Should homeschooling be allowed in every state?
Debate Rounds (5)
I accept this debate. Good luck to you as well.
Case 1: the benefits of home schooling
In this link, it lists all the benefits of home schooling as well as her sorry home schooling. I quote from the article,
"Why does home schooling get rave reviews?
Individualized, directed learning and flexible pacing
Home schooling brings families closer together
Learning can take place anywhere, anytime
Freedom to explore individual interests and tailored areas of study
Shared learning experiences among siblings on educational field trips and learning adventures
The opportunity to nurture and provide individual attention to your child
Ability to impart family values throughout the learning process
Intimate involvement, knowledge, and guidance regarding your child""s education"
These are some of the benefits from home schooling! Home schooling also benefits people in college
As shown in this link, homeschoolers graduated 9.2% with higher grades than their peers who went to public school.
If my opponent wishes to try to prove me wrong he may do so next round.
Now, I can't prove wrong the benefits that you have stated, but I can show the negative effects homeschooling can have on someone.
My opponent argued that homeschooling can be done anywhere and can bring families closer together.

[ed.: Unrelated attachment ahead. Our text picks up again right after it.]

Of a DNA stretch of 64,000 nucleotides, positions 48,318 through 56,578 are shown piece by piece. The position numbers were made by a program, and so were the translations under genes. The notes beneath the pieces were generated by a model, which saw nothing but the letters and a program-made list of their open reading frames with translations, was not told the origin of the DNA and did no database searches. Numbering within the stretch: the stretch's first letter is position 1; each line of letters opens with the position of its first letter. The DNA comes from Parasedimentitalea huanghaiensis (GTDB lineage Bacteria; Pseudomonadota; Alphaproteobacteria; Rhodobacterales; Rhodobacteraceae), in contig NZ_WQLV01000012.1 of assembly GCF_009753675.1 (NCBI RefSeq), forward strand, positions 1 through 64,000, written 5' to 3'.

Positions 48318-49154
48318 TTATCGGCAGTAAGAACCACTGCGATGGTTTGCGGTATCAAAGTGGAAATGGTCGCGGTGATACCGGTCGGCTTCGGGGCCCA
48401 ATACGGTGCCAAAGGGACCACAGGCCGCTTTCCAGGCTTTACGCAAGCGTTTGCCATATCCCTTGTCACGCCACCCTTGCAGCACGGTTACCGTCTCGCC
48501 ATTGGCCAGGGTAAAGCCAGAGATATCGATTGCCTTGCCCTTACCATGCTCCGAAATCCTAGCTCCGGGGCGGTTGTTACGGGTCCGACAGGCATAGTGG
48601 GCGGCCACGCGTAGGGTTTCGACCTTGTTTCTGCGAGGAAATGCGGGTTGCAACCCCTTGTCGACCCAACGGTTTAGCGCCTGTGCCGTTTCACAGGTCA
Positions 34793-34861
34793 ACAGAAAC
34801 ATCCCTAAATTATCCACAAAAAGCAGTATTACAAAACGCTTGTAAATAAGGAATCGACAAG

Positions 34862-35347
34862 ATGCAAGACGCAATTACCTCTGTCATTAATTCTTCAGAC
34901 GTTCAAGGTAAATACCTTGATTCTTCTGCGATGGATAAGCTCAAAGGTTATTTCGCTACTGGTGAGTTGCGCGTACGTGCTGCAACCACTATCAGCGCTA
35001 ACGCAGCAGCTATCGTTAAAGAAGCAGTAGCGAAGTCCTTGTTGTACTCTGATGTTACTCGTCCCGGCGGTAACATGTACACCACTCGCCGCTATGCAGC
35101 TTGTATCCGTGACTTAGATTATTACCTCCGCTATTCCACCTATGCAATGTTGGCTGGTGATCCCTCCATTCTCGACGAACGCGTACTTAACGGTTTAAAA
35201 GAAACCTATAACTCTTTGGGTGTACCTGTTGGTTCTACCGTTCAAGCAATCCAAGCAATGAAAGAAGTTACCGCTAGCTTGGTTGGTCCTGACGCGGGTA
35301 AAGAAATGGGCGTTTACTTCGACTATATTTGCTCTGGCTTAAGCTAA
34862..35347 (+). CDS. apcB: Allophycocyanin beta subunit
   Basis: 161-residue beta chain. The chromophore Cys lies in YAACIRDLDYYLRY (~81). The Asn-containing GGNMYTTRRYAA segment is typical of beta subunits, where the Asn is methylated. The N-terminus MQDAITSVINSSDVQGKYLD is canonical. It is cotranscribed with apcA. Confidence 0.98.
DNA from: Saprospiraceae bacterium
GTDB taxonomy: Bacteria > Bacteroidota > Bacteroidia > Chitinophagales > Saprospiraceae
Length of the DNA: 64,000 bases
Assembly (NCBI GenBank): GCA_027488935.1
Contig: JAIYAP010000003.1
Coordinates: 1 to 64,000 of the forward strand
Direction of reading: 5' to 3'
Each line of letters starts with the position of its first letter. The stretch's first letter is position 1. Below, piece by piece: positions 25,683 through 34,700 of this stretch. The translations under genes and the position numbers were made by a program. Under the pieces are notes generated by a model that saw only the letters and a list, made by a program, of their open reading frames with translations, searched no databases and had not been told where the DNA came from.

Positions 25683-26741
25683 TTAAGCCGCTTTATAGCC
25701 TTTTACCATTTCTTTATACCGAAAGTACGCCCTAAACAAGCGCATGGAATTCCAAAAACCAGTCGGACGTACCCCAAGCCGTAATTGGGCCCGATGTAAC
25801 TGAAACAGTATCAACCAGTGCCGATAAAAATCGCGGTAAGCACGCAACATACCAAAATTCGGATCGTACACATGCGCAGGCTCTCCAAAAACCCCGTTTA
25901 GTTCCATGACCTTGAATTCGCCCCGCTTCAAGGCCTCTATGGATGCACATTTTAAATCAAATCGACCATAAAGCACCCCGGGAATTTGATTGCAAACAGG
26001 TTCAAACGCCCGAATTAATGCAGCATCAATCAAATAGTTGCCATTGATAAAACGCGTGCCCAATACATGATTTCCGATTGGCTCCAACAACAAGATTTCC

While this is true, the homeschooled students are not exposed to the social settings that public schools provide. I have a friend that was homeschooled for majority of her life, and you could tell that she lacked in social skills.  shows that not only do homeschoolers lack social skills that public schoolers maintain, but the lack of separation of parent/child create a dependency on the parent from the child. With no separation, the child will become more dependent on the parents, just like with my friend. Now, I am not saying this is always the case, but it is very common.
My opponent also argued that "homeschoolers graduated 9.2% with higher grades."
Now, this quote grammatically does not make sense to me. I actually have no idea what they mean by this quote, so to refute this, all I can say is that, there are less homeschooled people in college than there are public schooled people.  shows that approximately 1.77million people are homeschooled, whereas in 2011, there were 49.5million people that were public schooled . Now, to say that a 100% of homeschoolers go to college and only 10% of public schoolers do (hypothetically), there is still an unfair ratio, allowing more variance and faults in the 4.95million homeschoolers and the 1.77million homeschoolers. You see, when it coms to percentages, you have to carefully examine how many people are counted in each side. And in this, it is definitely biased in the homeschooling favor because if they have 500k with good scores, that makes a higher percent than if 500k public schoolers had good scores.
You failed to account that there are many home school groups made so homeschoolers can get interaction.
This link shows a group in Florida that allows homeschoolers to have grads, dances, and even high school graduation!
Your next argument was about homeschoolers creating a dependency on their parents. These two links prove otherwise.
These two links do not only presents the benefits from home schooling, but also say that homeschoolers are normally the most ready for college compared to children who went to public school. Wouldn't it be the opposite if homeschoolers had a dependency on their parents?